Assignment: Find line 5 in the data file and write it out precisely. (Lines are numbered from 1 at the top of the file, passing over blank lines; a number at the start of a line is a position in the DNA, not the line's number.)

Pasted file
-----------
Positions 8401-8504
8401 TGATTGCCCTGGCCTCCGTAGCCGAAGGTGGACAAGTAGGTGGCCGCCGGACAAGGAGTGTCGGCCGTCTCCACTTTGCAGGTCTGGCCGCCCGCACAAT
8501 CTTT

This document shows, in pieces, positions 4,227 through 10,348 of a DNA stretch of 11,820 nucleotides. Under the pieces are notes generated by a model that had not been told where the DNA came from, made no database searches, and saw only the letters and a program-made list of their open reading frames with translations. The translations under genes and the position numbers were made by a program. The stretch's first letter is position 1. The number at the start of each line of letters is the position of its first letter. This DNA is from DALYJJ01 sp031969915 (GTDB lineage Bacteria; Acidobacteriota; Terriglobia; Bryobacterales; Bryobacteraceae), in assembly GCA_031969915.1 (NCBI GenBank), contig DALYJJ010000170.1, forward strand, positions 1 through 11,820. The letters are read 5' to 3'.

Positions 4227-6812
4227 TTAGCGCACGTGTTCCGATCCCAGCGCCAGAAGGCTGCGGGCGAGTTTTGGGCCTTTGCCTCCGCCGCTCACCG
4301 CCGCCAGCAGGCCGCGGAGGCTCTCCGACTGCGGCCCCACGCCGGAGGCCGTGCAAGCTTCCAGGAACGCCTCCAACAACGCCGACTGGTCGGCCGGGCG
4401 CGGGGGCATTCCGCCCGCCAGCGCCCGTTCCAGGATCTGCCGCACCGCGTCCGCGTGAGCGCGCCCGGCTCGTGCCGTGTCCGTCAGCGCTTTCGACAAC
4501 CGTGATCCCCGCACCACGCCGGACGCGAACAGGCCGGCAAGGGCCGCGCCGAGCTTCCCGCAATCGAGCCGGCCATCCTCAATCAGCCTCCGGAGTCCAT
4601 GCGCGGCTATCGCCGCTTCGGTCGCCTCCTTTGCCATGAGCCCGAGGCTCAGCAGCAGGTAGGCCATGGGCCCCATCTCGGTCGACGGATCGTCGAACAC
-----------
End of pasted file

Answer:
Positions 4227-6812